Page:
ARIA attributes must be used as specified for the element's role

Rule ID: aria-conditional-attr
Ruleset: axe-core 4.8
User Impact: Serious
Guidelines: WCAG 2.1 (A), WCAG 2.0 (A), WCAG 2.2 (A), EN 301 549

Accessibility testing for dev teams - No experience required

Find and fix up to 80% of accessibility issues with axe DevTools Pro. Get started with your free trial today. No credit card needed.

Compliance Data & Impact

User Impact

Serious
Minor
Critical

Disabilities Affected

  • Blind
  • Deafblind
  • Mobility

Standard(s)

  • WCAG 2.1 (A)
  • WCAG 2.0 (A)
  • WCAG 2.2 (A)
  • EN 301 549

WCAG Success Criteria [WCAG 2.1 (A)]

  • 4.1.2: MUST: Name, Role, Value

WCAG Success Criteria [WCAG 2.0 (A)]

  • 4.1.2: MUST: Name, Role, Value

WCAG Success Criteria [WCAG 2.2 (A)]

  • 4.1.2: MUST: Name, Role, Value

EN 301 549 Guidelines

  • 9.4.1.2: MUST: Name, Role, Value

How to Fix the Problem

For checkboxes, there are two options. Either aria-checked is removed, and the browser's native checkbox state is used instead to indicate whether the element is checked, not checked, or mix. An HTML checkbox can be put into a mixed position by using setting its indeterminate property.

The other option for checkboxes is to replace the native HTML checkbox with a different element. When you do this, you will also need to Provide it with a role, and ensure that it is keyboard accessible.

Good Example

<label>
  <input type="checkbox" checked>
  I agree to make my website accessible
</label>

Bad Example

<label>
  <input type="checkbox" aria-checked="true">
  I agree to make my website accessible
</label>

For tr elements and elements with role="row", it may be necessary to change the role of the parent table or grid to a treegrid if the attributes are essential.

Good Example

<table role="treegrid">
  <tr aria-level="1" aria-expanded="false">
    <td role="gridcell">My Downloads</td>
  </tr>
</table>

Bad Example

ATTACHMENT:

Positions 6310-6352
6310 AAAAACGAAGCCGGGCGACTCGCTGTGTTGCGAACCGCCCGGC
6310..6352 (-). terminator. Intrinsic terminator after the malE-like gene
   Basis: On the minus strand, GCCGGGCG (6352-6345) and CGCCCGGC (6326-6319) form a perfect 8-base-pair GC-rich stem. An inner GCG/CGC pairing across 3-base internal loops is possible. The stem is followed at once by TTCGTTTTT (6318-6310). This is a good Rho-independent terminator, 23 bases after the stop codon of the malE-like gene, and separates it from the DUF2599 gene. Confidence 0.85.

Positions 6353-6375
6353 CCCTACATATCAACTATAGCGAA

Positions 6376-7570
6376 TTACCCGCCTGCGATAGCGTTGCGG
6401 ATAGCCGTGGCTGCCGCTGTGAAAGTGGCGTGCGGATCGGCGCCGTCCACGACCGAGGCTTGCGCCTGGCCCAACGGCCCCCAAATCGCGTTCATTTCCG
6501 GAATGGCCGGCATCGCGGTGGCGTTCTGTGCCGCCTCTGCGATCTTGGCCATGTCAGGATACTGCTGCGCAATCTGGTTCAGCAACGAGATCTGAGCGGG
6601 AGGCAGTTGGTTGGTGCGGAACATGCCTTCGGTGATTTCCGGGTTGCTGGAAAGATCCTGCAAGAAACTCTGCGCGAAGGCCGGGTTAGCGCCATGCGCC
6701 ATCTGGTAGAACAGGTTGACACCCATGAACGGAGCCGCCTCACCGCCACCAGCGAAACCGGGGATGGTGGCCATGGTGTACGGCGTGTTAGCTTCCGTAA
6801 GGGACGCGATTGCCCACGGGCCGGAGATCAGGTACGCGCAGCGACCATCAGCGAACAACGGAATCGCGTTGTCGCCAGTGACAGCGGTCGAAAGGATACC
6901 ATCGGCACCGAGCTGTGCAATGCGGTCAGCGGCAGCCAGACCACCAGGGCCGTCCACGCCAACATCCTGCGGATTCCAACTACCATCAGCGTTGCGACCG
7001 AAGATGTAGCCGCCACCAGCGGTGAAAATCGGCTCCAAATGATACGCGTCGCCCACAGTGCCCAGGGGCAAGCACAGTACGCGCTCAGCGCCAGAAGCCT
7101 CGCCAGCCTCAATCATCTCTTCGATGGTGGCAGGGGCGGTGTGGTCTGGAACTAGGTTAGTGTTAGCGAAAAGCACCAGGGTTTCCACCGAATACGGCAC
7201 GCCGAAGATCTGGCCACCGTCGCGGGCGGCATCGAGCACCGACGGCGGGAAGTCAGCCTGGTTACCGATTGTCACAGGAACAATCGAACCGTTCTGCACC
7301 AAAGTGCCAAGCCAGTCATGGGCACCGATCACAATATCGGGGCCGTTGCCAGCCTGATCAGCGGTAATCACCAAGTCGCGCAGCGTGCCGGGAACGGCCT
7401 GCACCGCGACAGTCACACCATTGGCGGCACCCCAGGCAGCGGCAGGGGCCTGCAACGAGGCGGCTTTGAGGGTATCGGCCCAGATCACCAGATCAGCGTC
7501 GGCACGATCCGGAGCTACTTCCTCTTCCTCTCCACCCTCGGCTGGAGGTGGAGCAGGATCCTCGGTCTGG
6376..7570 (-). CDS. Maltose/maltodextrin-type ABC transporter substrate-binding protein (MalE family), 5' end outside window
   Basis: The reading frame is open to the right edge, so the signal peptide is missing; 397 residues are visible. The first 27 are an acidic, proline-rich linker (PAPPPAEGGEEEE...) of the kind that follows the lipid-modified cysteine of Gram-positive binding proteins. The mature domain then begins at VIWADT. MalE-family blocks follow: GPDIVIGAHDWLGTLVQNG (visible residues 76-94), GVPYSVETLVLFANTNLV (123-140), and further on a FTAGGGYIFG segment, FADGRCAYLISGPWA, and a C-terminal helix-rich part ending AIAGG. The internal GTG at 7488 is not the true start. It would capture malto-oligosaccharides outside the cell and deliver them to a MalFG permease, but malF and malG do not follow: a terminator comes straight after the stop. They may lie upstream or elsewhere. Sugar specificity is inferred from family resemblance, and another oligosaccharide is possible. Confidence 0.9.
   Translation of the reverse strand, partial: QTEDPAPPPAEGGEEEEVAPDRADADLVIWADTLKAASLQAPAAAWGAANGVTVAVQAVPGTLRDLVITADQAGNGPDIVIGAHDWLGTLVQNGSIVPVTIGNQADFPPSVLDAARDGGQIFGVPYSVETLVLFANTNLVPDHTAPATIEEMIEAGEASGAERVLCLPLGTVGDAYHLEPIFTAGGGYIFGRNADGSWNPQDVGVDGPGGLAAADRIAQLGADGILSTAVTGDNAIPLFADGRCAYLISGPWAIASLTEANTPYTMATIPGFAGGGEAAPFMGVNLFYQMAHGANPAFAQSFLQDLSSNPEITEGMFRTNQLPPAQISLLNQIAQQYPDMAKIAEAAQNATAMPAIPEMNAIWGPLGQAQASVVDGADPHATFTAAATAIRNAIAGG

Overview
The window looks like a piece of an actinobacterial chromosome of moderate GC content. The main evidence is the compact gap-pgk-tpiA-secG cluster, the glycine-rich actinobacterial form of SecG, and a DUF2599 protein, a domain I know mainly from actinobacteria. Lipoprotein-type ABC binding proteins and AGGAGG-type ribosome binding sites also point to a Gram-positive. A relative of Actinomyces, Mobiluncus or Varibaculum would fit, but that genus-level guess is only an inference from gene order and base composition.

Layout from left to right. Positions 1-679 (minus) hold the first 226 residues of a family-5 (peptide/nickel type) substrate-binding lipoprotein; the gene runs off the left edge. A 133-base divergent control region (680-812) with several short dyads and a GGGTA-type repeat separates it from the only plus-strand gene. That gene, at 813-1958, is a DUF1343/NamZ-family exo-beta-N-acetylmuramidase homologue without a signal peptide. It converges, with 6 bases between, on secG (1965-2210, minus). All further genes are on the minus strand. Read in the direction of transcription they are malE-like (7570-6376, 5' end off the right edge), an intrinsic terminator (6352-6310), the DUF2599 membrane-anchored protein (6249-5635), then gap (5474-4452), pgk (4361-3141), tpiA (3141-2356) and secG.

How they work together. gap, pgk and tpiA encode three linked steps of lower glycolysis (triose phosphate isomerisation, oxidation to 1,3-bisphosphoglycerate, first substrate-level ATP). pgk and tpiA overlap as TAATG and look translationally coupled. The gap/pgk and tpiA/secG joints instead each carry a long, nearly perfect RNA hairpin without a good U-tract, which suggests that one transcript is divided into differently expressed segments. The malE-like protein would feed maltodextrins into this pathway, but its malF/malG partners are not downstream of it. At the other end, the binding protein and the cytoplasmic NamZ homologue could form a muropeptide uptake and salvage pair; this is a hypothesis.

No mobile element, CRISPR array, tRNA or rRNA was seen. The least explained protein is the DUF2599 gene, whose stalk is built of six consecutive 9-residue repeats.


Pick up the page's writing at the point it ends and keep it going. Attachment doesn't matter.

<table>
  <tr aria-level="1" aria-expanded="false">
    <td>My Downloads</td>
  </tr>
</table>

Why it Matters

Using ARIA attributes on elements where they are not expected can result in unpredictable behavior for assistive technologies. This can lead to a poor user experience for people with disabilities who rely on these technologies. It is important to follow the ARIA specification to ensure that assistive technologies can properly interpret and communicate the intended meaning of the content.

Rule Description

Some ARIA attributes are only allowed on an element under certain conditions. Different attributes have different limitations to them:

aria-checked: This should not be used on an HTML input element with type="checkbox". Such elements have a checked state determined by the browser. Browsers should ignore aria-checked in this scenario. Because browsers do this inconsistently, a difference between the native checkbox state and the aria-checked value will result in differences between screen readers and other assistive technologies.

The aria-posinset, aria-setsize, aria-expanded, and aria-level attributes are conditional when used on a row. This can be either tr element, or an element with role="row". These attributes can only be used when the row is part of treegrid. When used inside a table or grid, these attributes have no function, and could result in unpredictable behavior from screen readers and other assistive technologies.

The Algorithm (in simple terms)

Check that ARIA attributes are not used in a way that their role describes authors should not, or must not do. I.e the use of this ARIA attribute is conditional.

Resources

Refer to the complete list of axe 4.8 rules.

Was this information helpful?

You have already given your feedback, thank you..

Your response was as follows:

Was this information helpful?
Date/Time feedback was submitted: